Furthermore, to what degree are we destroying the physical work ethic by automating so much low skill labor? To what degree are we sacrificing variety and the vitality of individual innovation in favor of mass produced plenitude? Surely, there are many successes to applaud, but given the influx of an immigrant population which tilts heavily towards the low skill end of the employment spectrum, how many will have the proclivity or intelligence for high tech training? The same question applies to unemployed and underemployed working-class Americans.

Last month’s White House economic report predicted that if a job pays less than $20 an hour, there’s an 83 percent chance it will eventually be eliminated by automation.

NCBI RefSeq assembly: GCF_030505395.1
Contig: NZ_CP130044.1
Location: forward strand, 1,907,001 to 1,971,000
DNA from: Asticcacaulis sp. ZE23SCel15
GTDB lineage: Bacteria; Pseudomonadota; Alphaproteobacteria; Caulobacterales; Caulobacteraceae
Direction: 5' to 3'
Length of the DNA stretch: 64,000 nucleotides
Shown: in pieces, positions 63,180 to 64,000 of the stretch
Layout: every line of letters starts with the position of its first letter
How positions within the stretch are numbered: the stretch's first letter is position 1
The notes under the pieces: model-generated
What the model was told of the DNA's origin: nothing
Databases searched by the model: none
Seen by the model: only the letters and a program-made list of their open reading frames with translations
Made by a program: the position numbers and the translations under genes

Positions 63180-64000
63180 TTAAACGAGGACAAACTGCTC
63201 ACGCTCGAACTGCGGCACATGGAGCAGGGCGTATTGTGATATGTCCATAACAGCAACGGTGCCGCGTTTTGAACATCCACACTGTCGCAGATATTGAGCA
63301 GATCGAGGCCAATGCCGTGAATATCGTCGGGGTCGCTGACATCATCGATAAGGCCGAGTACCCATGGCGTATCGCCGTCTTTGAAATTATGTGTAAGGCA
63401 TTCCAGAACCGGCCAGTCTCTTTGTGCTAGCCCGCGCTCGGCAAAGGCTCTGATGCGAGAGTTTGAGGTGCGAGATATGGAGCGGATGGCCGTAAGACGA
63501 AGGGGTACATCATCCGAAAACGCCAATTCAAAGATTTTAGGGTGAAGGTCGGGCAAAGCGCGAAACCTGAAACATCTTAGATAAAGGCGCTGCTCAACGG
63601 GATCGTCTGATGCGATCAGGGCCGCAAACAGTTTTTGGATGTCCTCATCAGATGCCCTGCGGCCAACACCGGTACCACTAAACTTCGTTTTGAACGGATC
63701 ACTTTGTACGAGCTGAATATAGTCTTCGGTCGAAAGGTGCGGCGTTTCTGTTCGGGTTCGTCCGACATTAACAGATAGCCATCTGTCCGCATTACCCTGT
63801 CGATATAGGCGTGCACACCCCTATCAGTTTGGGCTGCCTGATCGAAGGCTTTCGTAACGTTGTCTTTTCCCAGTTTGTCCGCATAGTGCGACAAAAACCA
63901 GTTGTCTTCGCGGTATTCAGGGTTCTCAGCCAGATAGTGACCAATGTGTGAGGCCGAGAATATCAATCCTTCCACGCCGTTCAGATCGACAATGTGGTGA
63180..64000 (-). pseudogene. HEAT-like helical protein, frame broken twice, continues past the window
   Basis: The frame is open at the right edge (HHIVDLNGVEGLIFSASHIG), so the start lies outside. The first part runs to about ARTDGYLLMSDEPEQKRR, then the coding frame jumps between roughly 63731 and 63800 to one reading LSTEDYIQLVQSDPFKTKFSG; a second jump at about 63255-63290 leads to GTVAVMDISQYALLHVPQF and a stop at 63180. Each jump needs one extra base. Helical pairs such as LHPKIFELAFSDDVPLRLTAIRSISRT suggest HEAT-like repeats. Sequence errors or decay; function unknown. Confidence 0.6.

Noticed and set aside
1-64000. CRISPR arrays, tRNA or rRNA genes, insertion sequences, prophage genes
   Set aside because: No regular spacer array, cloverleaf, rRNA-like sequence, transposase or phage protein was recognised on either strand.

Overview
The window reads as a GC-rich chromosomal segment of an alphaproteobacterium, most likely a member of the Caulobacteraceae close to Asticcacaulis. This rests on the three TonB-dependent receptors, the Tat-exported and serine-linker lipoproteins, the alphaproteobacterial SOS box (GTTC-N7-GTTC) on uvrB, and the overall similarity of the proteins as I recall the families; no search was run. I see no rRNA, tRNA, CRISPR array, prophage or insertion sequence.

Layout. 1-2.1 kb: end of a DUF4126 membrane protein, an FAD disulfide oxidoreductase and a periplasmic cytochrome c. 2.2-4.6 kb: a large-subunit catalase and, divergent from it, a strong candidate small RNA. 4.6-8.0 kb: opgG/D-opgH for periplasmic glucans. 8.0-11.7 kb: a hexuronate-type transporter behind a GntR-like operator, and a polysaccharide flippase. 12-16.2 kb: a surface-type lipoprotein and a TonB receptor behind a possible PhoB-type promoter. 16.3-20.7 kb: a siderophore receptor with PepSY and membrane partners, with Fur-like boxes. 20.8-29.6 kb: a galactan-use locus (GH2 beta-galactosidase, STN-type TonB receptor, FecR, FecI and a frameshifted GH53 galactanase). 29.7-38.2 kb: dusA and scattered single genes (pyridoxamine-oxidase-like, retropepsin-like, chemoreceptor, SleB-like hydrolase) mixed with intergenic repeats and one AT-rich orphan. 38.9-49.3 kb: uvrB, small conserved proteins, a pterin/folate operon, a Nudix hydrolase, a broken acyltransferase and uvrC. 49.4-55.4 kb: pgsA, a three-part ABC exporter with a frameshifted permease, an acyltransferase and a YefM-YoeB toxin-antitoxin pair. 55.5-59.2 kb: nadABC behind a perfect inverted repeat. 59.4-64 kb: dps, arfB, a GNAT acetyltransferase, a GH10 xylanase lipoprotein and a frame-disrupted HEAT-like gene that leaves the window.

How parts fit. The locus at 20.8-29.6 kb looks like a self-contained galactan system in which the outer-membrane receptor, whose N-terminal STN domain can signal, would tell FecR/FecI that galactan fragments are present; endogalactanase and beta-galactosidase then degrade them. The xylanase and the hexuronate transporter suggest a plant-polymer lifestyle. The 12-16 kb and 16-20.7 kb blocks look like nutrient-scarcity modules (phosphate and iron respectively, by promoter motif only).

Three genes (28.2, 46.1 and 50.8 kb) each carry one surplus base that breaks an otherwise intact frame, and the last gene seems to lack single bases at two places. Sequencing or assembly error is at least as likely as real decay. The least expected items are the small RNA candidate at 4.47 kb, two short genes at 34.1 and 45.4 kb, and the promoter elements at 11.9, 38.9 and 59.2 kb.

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Elon Musk along with several other technocrats and thinkers have gone public with their reservations over the AI project. But True Believers like Ray Kurzweil would have you believe we’re headed to techno-utopia.

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When you’ve got powerful and influential industrialists and intellectuals offering such vocal opposition to the AI project, how might you help accelerate the willing acceptance of technocratic rule? By creating a religion with an AI godhead, that’s how.